Why does one type of antidepressant work so well for some but is ineffective for others? How can we explain a tried and trusted medication providing little benefit and even leading to bizarre hallucinations and fits of rage? These are the daily questions professionals struggle to explain.
The answer, Tel Aviv University researchers believe, can be found in a patient’s genes. And if their research is successful, these scientists may be able to provide psychiatrists with a simple genetic test to revolutionize the treatment of depression.
Hunting for “the Prozac gene” — its response biomarker, in science-speak — is the foundation of a new Tel Aviv University project established by a unique biobank in TAU’s Sackler School of Medicine. Initiated by the biobank’s director Dr. David Gurwitz, and his student Ayelet Morag, the researchers are attempting to discover reliable pharmacogenic markers for antidepressants such as Prozac.
“Many drugs for treating depression are on the market,” says Dr. Gurwitz.
“The most popular ones — including Prozac — are the selective serotonin reuptake inhibitors (SSRIs). But they only work for about 60 percent of people with depression. A drug from other families of antidepressants could be effective for the other 40 percent,” he says.
“We are working to move the treatment of depression from a trial-and-error approach to a best-fit, personalized regimen.”
Dr. Gurwitz says the key is in our genes, and the first step to unlocking the puzzle lies in discovering relevant biomarkers, the biological elements in blood or DNA that provide clues for disease or conditions such as blood glucose in diabetes, blood pressure in heart disease, and hormones released in pregnancy.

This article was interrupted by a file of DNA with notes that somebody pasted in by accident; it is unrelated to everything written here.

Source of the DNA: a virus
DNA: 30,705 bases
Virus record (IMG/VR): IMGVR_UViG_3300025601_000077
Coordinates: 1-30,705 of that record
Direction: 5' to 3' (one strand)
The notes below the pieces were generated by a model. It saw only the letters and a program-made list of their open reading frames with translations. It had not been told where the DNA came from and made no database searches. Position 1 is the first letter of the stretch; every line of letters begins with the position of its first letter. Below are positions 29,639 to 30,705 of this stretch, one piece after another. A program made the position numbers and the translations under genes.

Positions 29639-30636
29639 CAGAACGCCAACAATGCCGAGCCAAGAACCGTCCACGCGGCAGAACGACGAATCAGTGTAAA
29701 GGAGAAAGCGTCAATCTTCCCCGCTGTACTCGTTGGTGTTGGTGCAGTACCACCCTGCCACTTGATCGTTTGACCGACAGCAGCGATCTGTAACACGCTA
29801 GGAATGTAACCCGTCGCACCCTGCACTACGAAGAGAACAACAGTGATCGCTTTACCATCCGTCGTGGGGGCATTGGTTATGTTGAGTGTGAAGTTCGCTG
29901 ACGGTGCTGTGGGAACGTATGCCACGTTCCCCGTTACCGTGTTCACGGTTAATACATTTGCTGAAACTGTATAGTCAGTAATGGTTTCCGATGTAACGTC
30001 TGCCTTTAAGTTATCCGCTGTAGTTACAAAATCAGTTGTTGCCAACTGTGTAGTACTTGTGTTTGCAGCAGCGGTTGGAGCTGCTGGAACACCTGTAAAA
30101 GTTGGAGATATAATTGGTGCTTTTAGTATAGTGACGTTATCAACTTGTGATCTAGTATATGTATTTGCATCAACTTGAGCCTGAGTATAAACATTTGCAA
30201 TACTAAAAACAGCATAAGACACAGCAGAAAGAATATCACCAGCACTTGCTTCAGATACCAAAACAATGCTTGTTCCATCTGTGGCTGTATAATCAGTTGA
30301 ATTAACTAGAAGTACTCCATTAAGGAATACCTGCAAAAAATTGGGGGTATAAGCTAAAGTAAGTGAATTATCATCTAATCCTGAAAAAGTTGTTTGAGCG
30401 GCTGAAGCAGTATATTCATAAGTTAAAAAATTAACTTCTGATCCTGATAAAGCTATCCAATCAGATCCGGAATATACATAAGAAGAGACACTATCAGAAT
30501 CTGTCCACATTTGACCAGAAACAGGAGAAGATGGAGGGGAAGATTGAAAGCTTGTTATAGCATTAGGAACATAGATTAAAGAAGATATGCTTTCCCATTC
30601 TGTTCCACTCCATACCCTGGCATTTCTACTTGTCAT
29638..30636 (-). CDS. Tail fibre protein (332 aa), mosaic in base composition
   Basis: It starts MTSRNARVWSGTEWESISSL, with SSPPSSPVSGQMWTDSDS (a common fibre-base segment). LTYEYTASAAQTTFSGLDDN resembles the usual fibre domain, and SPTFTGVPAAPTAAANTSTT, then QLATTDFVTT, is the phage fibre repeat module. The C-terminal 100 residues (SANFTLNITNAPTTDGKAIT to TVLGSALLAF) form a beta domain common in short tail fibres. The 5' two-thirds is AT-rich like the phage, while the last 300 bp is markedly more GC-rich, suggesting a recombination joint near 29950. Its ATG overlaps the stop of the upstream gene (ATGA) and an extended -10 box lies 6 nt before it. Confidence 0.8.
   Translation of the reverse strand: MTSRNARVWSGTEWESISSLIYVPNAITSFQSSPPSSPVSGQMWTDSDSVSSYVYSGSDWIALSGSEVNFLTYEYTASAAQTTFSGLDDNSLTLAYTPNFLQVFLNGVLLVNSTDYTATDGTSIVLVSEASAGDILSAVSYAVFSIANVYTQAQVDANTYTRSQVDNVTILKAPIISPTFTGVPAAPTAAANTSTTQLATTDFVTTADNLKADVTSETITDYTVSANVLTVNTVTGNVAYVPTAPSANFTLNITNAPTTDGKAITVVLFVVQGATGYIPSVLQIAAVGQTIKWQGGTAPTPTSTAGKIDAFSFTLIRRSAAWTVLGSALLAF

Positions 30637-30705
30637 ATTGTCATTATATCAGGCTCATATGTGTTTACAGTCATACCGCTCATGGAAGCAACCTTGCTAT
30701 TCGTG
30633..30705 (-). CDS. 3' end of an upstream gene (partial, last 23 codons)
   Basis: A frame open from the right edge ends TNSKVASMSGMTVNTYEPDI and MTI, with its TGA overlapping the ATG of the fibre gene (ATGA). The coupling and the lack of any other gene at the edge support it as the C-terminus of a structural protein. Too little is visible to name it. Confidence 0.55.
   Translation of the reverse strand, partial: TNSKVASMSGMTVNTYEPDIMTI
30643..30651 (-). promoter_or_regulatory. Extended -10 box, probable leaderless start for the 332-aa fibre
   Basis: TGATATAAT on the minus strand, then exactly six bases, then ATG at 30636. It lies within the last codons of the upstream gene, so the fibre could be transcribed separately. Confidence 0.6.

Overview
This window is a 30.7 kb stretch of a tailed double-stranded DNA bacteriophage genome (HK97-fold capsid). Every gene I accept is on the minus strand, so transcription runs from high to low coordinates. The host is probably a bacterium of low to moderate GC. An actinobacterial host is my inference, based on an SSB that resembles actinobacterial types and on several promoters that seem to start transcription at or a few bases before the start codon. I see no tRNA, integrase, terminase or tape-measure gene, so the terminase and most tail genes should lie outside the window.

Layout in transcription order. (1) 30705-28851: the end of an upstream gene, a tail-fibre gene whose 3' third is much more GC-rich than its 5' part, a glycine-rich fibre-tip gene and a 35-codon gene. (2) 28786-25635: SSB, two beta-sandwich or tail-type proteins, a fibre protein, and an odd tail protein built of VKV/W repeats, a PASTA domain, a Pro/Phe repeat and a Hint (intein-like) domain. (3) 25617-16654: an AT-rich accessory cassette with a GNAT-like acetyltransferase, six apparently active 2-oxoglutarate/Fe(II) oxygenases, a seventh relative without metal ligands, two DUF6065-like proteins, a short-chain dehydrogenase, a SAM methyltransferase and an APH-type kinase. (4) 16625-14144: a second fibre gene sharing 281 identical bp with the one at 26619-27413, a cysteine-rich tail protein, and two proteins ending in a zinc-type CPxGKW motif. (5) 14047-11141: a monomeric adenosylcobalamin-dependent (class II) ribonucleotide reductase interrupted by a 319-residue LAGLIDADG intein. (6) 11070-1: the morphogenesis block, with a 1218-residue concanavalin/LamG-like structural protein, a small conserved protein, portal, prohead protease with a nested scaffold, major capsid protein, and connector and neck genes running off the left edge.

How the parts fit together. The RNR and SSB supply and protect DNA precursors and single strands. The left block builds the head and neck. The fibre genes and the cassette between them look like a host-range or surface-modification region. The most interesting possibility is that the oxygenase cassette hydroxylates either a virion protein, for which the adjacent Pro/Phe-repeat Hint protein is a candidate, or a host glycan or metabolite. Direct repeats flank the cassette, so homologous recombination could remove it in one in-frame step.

Clinicians already base treatments for cancer patients on genetic tests. This has proven especially useful for breast-cancer, where drugs such as Tamoxifen or Herceptin are prescribed only after genetic tests show that they would benefit the patient.
“Why not embrace the same approach for treating depression?” he asks.
“We’ve designed an experiment to search for elements that can determine who will — and who won’t — benefit from drugs such as Prozac,” says Dr. Gurwitz.
The researchers will explore “whole-genome gene expression profiles” in cell lines from healthy people.
Since Prozac and similar antidepressants are known to inhibit the growth of blood cells, they are now screening a large collection of cell lines to determine which have the strongest and weakest growth-inhibition responses to SSRIs like Prozac.
Those cells that exhibit extreme responses will then be screened across the entire human genome, to find out which genetic make-up works best with SSRIs.
Dr. Gurwitz believes that among our 25,000 human genes, only a few hundred will show a difference between the two types of “extreme responder” cells. In the next phase of their study, they will explore which of those “hits” can be valuable clinical biomarkers for the response to Prozac, a study that can subsequently be done by psychiatrists.
“Ours is a unique model because it does not make presumptions,” says Dr. Gurwitz. “Research on Prozac response biomarkers over the past 20 years has focused on genes related to the brain metabolism of serotonin, long suspected as the cause of depression,” he adds.
“However, after many years of research with this focus, it is now obvious that the approach has failed. We realize that we must look at the entire repertoire of human genes.”
“Psychiatric pharmacology remains a black box,” says Dr. Gurwitz.
“Nobody knows why some people respond to Prozac-type SSRI anti-depressants, while others are helped by other kinds of antidepressants. The World Health Organization predicts by the year 2020, costs and lost productivity from depression will exceed those of cardiovascular disease as the leading cause of health expenditure in developed countries.
“We hope to produce a clear test for antidepressant drug responses to improve the odds for successful treatment.”
Source: Tel Aviv University